• 321.
    Rozental, Alexander
    Stockholms universitet, Samhällsvetenskapliga fakulteten, Psykologiska institutionen, Klinisk psykologi.
    Negative effects of Internet-based cognitive behavior therapy: Monitoring and reporting deterioration and adverse and unwanted events2016Doktoravhandling, med artikler (Annet vitenskapelig)
    Abstract [en]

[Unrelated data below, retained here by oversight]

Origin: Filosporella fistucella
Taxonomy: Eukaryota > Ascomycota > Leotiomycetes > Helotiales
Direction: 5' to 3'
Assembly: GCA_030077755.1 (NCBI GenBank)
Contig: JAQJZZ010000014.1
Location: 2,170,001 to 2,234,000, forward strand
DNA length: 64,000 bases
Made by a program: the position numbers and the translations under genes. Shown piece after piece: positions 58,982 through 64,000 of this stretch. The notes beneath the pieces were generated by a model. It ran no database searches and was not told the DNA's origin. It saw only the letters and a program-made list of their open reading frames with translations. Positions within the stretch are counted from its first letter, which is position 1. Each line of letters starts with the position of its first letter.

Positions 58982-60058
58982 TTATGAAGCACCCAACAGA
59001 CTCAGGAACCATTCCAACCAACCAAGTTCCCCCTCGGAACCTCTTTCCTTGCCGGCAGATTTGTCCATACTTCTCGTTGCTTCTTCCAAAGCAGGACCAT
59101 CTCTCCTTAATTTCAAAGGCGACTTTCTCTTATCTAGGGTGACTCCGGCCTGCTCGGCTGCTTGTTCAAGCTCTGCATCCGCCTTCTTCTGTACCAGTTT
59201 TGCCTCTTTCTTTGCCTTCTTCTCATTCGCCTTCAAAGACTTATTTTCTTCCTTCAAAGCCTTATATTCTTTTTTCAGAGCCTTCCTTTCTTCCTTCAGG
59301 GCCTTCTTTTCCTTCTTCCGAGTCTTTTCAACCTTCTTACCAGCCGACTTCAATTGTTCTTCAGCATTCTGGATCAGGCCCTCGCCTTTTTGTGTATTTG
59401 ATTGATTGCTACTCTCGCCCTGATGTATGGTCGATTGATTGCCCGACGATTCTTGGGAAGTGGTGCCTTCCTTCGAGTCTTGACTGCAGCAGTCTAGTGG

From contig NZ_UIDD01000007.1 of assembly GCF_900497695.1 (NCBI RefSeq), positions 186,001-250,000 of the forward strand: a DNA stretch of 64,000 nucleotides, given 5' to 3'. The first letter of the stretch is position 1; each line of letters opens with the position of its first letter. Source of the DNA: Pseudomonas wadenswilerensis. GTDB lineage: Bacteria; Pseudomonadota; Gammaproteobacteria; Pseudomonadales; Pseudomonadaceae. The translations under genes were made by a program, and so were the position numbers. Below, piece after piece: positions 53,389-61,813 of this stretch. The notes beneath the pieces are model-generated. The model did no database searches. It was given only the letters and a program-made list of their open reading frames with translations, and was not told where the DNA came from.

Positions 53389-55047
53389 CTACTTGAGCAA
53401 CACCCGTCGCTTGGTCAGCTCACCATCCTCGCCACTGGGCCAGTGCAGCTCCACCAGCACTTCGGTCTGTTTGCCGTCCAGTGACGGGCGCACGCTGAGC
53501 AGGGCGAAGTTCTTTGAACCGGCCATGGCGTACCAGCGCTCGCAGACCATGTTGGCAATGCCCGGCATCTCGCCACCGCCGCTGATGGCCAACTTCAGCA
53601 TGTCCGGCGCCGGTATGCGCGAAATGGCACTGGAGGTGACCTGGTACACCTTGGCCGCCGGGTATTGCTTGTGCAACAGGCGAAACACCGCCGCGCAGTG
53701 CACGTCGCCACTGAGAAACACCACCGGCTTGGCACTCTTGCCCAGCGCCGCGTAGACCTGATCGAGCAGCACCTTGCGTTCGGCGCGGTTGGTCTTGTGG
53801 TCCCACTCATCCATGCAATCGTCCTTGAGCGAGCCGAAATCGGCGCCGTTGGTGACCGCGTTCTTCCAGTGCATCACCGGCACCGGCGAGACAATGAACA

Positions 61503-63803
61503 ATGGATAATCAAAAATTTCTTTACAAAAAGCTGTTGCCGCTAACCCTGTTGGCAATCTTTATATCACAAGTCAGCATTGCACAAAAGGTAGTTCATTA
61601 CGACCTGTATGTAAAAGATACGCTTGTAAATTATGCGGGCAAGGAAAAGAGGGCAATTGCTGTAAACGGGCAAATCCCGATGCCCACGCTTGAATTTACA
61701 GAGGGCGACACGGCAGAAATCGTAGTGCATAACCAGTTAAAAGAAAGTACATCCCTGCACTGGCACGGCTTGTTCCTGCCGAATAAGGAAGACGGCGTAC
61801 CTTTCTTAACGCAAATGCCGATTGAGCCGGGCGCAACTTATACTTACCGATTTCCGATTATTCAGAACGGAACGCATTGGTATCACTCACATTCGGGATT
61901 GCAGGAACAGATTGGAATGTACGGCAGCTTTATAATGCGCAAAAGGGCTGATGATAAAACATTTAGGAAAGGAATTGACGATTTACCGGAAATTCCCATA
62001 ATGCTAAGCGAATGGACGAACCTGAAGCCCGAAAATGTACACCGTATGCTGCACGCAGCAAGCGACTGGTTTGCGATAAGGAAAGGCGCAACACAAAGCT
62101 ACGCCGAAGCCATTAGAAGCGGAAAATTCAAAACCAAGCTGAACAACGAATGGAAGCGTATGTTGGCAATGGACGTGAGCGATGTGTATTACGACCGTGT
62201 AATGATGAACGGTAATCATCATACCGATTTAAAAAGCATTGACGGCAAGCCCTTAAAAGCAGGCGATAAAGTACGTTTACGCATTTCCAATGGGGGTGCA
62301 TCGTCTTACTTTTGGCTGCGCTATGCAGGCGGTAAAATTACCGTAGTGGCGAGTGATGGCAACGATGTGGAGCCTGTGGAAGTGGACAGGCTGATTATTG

Internet-based cognitive behavior therapy (ICBT) has the potential of providing many patients with an effective form of psychological treatment. However, despite helping to improve mental health and well-being, far from everyone seem to benefit. In some cases, negative effects may also emerge. The overall aim of the present thesis was to establish the occurrence and characteristics of such incidents in ICBT using a combination of quantitative and qualitative methods. Study I determined deterioration, non-response, and adverse and unwanted events in a sample of 133 patients undergoing ICBT for social anxiety disorder. The results indicated that up to 6.8% fared worse during the treatment period, depending on the self-report measure and time point, as determined using the Reliable Change Index (RCI), while the non-response rate was between 29.3 to 86.5% at post treatment assessment, and 12.9% experienced other negative effects. Study II investigated the responses to open-ended questions on adverse and unwanted events among 556 patients in four separate clinical trials of ICBT; social anxiety disorder, panic disorder, major depressive disorder, and procrastination. In total, 9.3% reported negative effects, with a qualitative content analysis revealing two categories and four subcategories; patient-related, i.e., gaining insight and experiencing new symptoms, and treatment-related, i.e., difficulties applying the treatment interventions and problems related to the treatment format. Study III explored the number of patients achieving reliable deterioration, as determined using the RCI on the individual raw scores of 2866 patients from 29 clinical trials of ICBT. The results showed that the deterioration rate was higher among patients in a control condition, 17.4%, in comparison to treatment, 5.8%. Predictors were related to decreased odds of deterioration for patients receiving treatment; clinical severity at pre treatment assessment, being in a relationship, having a university degree, and being older. As for the control condition, only clinical severity at pre treatment assessment was associated with decreased odds of deterioration. Study IV examined a newly developed self-report measure for monitoring and reporting adverse and unwanted events, the Negative Effects Questionnaire. The results suggested a six-factor solution with 32 items; symptoms, quality, dependency, stigma, hopelessness, and failure. One-third of the patients reported experiencing unpleasant memories, stress, and anxiety, with novel symptoms and a lack of quality in the treatment and therapeutic relationship having the greatest negative impact. The general finding of the present thesis is that negative effects do occur in ICBT and that they are characterized by deterioration, non-response, and adverse and unwanted events, similar to psychological treatments delivered face-to-face. Researchers and clinicians in ICBT are recommended to monitor and report negative effects to prevent a negative treatment trend and further the understanding of what might contribute to their incidents. Future research should investigate the relationship between negative effects and treatment outcome, especially at follow-up, to examine if they are transient or enduring. Also, interviews could be conducted with those achieving reliable deterioration to explore if and how it is experienced by the patients and to see if it is attributed to the treatment interventions or other circumstances.